Empty Stool
by Alissa Nutting

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          Sheila had to tackle her incontinence or she would never get a date. Her goal was sex, but really it was more than that; it was Sam Benson who had one orthopedic shoe. His other foot was free of aesthetic compromise, its proportion was fluid with regular curves and pads. It was a pure foot. She thought often of caressing it and doing something to its toes she had seen once on the television then attempted to practice on herself. The trial had not been a success: the angles, the belly bulge. She had been contorted to a position of strain, unable to bring them to her lips.
          The leg connected to Sam’s good foot was a triumphant stem, beautiful in its own right. Harsher critics might call it “chickenly,” too bald for a man-leg, sparse might be a better term; its few hairs were dark enough to be spied with great visibility when she ate at the diner Sam frequented. Although he was a smaller man, he always chose a stool seat. Sheila appreciated that he didn’t need to feel his legs touch the ground. His large shoe cast a wedge-like shadow that Sheila liked to stare inside, trying to see down to its bottom as though it were a lake.
          Sheila’s pills didn’t work; her therapist was of the mind that the surprise bouts of urination were psychological in nature. In addition to afternoon lapses it happened consistently when dreaming: Sheila would wake to find that Sam was not in fact lying beside her, that Prettiest, her arthritic basenji, had sensed a disturbance and crawled from beneath the covers up onto the extra pillow, the one sitting next to Sheila’s head on the bed’s empty passenger side, that the dog was giving Sheila miserable eyes that questioned why they had to live like this and whether there was really any point at all. Unlike Sheila, Prettiest had wet their bed only once, when Sheila had placed a hairnet on the dog for a photo opportunity. The dog had not cheered up since and had not been delighted prior.
          “Prettiest, I find I have soiled myself again.” But Sheila meant something else: Sam would never tolerate this condition.
          She readied herself to get up and wash the sheets, Lysol and wipe the mattress protector, watch an exercise product infomercial and remark to Prettiest about how different and slender Sheila would be if she owned the gadget. Reaching across the nightstand for the flashlight, Sheila’s fingers instead landed on a bottle of cold syrup. “God allows no accidents,” she commented, drinking the liquid hurriedly as though it were a cure. Prettiest sniffed at its strong cherry odors, her eyes two slits of disapproval.
          Sheila’s next dream involved a magic where her urine could cure Sam’s withered foot for 24-hour periods. Each night he would sleep with the foot pressed between Sheila’s legs. It was their form of intimacy. They’d wake up and he’d leap out of bed, jump several times on his former handicap and insist she take no part in the bed’s clean up. “My job, my privilege.” He said that to her in her dream.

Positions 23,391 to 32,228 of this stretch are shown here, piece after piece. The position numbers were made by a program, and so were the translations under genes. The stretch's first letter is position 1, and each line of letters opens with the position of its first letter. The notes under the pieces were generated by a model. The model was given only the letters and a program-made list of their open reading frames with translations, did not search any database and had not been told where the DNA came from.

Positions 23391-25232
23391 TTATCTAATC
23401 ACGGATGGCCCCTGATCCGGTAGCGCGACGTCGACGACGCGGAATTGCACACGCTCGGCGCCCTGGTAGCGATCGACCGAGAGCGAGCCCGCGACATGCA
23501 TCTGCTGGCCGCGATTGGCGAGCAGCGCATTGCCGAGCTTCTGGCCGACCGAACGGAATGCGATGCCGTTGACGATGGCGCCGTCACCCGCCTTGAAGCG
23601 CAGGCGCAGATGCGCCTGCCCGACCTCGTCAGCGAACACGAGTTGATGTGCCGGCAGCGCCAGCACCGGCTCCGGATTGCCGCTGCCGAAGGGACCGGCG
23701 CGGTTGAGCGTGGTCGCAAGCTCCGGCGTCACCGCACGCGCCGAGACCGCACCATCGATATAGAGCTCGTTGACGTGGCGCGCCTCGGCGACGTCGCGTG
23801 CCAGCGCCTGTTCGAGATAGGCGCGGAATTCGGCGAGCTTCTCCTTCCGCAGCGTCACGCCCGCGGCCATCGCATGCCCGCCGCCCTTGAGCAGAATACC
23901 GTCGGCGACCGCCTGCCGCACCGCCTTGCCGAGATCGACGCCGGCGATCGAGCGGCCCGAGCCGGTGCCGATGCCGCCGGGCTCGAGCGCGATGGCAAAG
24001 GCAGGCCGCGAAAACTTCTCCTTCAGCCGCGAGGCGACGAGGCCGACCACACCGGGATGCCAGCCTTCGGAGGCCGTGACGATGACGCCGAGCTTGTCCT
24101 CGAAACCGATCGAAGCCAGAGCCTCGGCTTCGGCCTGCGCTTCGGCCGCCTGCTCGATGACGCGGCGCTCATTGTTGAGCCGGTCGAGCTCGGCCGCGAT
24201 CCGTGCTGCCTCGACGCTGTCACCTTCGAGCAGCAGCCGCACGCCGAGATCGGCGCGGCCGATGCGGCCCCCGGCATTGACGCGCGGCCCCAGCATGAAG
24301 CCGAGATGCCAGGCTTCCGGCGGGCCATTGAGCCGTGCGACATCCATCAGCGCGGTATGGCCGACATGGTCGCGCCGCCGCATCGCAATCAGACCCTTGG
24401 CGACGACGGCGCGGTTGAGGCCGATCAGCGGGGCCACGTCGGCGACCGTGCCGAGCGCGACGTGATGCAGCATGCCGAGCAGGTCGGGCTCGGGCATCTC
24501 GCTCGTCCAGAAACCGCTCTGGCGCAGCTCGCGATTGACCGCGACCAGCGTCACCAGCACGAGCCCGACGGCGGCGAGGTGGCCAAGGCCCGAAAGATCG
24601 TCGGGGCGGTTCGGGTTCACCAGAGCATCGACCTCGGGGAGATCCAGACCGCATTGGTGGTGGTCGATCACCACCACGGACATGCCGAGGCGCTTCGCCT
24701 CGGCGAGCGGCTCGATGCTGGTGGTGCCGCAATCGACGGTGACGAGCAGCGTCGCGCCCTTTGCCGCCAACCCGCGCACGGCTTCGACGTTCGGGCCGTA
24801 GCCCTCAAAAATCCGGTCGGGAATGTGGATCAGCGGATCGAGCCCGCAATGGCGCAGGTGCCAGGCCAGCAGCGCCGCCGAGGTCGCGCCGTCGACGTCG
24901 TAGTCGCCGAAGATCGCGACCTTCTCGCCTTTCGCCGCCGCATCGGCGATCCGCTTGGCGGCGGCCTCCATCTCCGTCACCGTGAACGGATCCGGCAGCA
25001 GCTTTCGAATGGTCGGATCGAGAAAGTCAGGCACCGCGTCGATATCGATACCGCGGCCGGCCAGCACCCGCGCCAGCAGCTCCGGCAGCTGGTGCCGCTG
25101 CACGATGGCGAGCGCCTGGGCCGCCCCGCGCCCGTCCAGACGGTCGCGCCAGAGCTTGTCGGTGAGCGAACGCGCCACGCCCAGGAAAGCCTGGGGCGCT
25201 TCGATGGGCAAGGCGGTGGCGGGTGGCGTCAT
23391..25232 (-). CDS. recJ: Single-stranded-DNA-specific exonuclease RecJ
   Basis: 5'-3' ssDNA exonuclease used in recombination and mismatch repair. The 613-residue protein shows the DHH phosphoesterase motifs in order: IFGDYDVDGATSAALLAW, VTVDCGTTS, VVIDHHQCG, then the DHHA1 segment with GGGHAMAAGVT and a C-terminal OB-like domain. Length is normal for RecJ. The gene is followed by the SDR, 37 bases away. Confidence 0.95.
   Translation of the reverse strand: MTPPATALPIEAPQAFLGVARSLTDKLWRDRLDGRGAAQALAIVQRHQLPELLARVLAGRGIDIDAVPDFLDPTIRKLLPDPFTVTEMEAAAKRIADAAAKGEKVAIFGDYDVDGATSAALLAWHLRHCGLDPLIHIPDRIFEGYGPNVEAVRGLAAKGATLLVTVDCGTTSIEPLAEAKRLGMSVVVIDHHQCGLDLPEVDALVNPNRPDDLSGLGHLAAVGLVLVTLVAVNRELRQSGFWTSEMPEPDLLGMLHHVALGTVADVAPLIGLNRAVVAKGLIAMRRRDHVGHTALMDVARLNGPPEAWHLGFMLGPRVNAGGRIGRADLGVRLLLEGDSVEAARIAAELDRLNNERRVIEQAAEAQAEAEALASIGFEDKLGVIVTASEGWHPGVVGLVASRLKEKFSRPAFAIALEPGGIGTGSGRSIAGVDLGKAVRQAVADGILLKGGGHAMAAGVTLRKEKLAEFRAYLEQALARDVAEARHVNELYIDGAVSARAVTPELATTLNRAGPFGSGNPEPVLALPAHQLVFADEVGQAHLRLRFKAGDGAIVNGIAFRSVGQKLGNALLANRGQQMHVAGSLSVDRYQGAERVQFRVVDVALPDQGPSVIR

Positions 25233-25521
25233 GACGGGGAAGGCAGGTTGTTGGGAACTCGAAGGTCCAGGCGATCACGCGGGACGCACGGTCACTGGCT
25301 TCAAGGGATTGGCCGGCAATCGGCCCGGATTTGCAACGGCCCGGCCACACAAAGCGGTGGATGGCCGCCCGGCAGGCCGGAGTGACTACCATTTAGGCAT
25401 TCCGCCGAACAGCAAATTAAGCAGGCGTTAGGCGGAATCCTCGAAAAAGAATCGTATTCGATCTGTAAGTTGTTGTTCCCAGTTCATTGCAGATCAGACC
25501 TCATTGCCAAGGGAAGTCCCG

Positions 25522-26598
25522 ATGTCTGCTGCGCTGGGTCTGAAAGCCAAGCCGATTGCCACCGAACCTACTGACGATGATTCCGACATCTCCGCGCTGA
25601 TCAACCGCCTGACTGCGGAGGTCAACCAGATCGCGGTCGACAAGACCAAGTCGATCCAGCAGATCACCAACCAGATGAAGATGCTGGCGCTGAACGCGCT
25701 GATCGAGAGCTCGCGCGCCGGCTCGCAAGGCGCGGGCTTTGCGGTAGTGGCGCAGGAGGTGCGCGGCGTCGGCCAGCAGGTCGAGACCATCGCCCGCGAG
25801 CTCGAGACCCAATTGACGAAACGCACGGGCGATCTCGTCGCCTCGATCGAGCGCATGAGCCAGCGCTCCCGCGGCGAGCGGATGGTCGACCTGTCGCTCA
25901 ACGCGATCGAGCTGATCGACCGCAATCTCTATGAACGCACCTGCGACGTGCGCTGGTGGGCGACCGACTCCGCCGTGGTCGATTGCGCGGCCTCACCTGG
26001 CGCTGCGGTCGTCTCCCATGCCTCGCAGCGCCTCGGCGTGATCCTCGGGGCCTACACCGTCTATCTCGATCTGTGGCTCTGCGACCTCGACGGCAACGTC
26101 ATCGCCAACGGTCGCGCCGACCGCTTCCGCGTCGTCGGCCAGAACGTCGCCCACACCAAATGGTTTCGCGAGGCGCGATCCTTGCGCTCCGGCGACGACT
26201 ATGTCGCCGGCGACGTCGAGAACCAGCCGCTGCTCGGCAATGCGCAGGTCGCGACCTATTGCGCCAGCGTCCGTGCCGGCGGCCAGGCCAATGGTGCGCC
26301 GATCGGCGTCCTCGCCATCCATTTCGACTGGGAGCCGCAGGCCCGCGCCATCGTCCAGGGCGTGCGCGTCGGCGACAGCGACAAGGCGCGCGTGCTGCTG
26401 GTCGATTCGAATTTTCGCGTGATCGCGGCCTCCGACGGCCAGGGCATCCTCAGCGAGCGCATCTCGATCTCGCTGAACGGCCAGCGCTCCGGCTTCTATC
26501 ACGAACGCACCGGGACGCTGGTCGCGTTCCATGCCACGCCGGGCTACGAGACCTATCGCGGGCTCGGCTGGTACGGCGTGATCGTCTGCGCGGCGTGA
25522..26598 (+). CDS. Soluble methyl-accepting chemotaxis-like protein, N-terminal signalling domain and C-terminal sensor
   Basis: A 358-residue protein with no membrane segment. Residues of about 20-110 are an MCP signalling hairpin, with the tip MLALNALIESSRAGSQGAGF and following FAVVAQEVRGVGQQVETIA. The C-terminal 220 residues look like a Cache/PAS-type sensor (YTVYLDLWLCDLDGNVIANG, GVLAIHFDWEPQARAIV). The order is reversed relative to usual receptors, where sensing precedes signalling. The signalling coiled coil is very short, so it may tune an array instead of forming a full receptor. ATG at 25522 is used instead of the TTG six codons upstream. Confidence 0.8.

“My job, my privilege.” Sheila awoke groggy and irritable; she could feel the wetness setting into a rash. She reached for more syrup but found that she’d drunk it all. Prettiest’s eyes were barely open and she was wheezing. “Time to greet the day.” Sheila took a shower but couldn’t bring herself to do the linens; not yet, not after the dream. In her closet, she located her boldest print, a tropical variation of a floral design. “We are not so different from animals, Prettiest.” Bright colors signal desire to mate. When she looked in the mirror, she noticed a wet hairnet. She had forgotten to remove it before showering, forgotten to actively wash her hair. She had the nerves of a teenager.Before leaving she looked in at Prettiest, whose health appeared to have rapidly declined in the past few hours. There was twitching and more hair removed itself from the dog’s body each minute. It looked like time-lapse photography.“I’ll be back,” said Sheila. Prettiest’s head raised upon its now-bald throat. The slits of her eyes said I know what you’re going to do and I choose death. Sheila coughed a little. The air was getting quite stale, better to get on her way. She stopped in at the drug store and bought more cough syrup. An attempt at conversation with the cashier was thwarted by a demanding customer who wanted to know the chemical basis for his peanut allergy. “I’ll go now,” Sheila offered in a remark of kinship, “I see you have your hands full.” She waited a few moments hoping the cashier might give her a wink. On her way to the diner she took a tiny sip of the syrup, just a capful. She wondered if she should try alcohol. There had never been an occasion. Her entire life had passed and suddenly she found herself wanting a man, and maybe alcohol. She realized she was running. As well as she could.She’d already ordered a tea and a stuffed tomato in the diner before she realized Sam wasn’t there: the stool was empty. She made a loud sound of distress that summoned the waiter, “Pie,” she whispered. Her lip was beginning to quiver. “Pie, pie,” she whispered it as though it was the beginning of a longer word she could not bring herself to speak, as though she was stuttering. He brought it with ice cream; Sheila was glad that he’d assumed correctly. Her assumption had been entirely off. She had not even considered that Sam wouldn’t be at the diner. She brought the cough syrup out of the bag and mechanically poured it into her cup of tea like this was her job, she was being paid to pour the syrup into the tea until it reached the top of the cup. She pinched her nose and drank it, then ate the pie without remembering to unplug her nose.